“(i) Whether the court below was correct in law in regarding the two questions argued before them as properly embraced in the following single question, namely –
Whether in the special circumstances of this case the learned trial Judge exercised his discretion judiciously and properly when he refused to grant the interlocutory injunction against the defendants (respondents)
(ii) Whether it was open to the court below at this stage of the proceedings to hold that the decision conveyed by the Civilian Governor to the plaintiff in the letter dated 15.11.93 (P.46 of the record) only had the effect of directing the plaintiff to proceed on leave and definitely not a decision suspending the plaintiff from office.
(iii) Even if (which is not admitted) the answer to Question (ii) is in the affirmative, whether it necessarily follows that the application for interlocutory injunction in favour of the plaintiff to restrain the Oyo State Government from interfering with him in the exercise of the functions of his office as the State Chief Judge or to restrain the 3rd defendant from acting in the said office must necessarily fail.
(iv) Whether matters pertaining to the reasons or justifications why it is necessary or expedient for the Civilian Governor of Oyo State to take the actions which he took in writing the letter of 15.11.93 are relevant in determining the plaintiff’s application for interlocutory injunction to restrain the defendants from interfering with him in the exercise of his functions as the State Chief Judge.
(v) Whether the court below was correct in upholding the decision of the High Court that “if balance of convenience is in favour of any side it is (the) larger society, the ultimate beneficiary of the duties discharged by the plaintiff and the defendants put together.”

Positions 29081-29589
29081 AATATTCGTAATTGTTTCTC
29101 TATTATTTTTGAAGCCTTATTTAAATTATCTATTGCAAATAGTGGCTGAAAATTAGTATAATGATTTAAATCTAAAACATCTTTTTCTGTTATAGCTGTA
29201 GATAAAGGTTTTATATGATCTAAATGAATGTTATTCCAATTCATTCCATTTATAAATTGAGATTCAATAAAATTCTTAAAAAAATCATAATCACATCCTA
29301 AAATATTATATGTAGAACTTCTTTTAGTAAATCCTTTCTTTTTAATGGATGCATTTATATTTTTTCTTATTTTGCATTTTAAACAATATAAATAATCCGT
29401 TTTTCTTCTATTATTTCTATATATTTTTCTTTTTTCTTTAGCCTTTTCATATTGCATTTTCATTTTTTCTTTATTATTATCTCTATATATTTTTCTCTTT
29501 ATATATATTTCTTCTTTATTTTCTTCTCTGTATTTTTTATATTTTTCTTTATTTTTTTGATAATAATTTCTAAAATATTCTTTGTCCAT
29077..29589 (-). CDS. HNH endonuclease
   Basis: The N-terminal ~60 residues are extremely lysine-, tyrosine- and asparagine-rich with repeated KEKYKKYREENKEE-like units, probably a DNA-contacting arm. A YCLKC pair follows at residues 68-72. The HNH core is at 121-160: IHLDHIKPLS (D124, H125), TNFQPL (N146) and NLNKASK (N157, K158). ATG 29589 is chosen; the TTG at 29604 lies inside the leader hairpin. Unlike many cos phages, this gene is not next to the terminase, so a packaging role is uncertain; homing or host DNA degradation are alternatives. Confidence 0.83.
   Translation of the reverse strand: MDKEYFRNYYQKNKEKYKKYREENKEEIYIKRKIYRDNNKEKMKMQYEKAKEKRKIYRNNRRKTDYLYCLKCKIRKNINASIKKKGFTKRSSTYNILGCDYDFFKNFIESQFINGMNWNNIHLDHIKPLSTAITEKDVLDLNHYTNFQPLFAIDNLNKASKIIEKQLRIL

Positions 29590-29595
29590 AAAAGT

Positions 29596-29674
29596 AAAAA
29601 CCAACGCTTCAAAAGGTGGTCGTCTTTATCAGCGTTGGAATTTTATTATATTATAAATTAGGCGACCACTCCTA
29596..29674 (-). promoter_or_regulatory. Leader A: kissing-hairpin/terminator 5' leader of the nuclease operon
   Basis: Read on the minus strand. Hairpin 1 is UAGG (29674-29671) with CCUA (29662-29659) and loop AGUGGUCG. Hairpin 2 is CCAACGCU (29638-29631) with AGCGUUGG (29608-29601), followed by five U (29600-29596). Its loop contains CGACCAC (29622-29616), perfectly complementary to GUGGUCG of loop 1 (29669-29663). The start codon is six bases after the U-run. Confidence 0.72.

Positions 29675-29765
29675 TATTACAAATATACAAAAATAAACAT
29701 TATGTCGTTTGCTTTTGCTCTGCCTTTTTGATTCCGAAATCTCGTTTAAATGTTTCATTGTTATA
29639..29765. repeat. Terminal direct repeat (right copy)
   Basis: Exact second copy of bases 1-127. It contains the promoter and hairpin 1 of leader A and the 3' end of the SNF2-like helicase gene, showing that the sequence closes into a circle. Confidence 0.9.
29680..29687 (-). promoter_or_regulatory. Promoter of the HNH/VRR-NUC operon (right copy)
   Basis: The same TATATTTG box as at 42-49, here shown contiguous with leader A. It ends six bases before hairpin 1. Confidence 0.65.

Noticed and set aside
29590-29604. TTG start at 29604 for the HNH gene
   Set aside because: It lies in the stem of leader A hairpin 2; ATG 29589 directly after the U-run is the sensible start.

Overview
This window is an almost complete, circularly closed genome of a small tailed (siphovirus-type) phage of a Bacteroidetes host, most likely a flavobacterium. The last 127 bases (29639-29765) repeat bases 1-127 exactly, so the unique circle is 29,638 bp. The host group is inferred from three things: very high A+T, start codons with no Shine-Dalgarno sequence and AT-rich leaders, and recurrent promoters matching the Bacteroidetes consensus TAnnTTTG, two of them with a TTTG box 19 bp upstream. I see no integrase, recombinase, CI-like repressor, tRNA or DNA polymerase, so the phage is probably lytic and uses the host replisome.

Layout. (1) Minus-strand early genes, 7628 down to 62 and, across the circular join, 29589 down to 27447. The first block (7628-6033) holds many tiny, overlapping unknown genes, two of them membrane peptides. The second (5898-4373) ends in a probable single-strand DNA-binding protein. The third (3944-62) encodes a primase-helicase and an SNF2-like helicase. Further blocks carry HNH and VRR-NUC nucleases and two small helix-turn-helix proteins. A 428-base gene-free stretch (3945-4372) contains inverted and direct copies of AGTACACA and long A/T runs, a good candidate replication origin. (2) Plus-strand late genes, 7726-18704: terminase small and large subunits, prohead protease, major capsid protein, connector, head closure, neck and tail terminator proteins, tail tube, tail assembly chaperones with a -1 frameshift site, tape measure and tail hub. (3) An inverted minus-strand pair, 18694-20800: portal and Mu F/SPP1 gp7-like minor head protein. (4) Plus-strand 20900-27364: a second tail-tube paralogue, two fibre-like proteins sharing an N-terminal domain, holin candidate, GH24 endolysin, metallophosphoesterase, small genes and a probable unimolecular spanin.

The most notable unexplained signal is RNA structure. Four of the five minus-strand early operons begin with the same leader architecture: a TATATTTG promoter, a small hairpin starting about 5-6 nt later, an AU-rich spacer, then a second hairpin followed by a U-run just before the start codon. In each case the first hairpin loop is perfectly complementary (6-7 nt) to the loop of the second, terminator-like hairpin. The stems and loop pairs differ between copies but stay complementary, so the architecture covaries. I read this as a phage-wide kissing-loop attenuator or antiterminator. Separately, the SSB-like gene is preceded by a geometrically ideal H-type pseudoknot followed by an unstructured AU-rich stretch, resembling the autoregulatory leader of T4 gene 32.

(vi) Whether the court below was correct in holding that “the status quo that shall be maintained is the one existing at the time of the institution of this action.”
In their joint brief of argument, the respondents adopt questions (i) and (ii) in the appellant’s brief of argument and added the following two questions for our determination –
“(iii) Whether the reasons for the action taken by the Governor is relevant in considering the application for interlocutory injunction.
(iv) Whether in the circumstances of this case the balance of convenience should be in favour of the appellant.”
At the time of our hearing this case on the 5th day of December, 1995 it was reported to us by learned counsel for the respondent that the 3rd respondent died sometime last year after the judgment of the Court of Appeal was delivered. Consequently, the second prayer for an interlocutory injunction to restrain the 3rd respondent from acting as or holding out himself as the Chief Judge of Oyo State becomes otiose. This is common ground as between the parties. Therefore, all the considerations that will follow hereafter will relate only to the first prayer of the application before the trial court.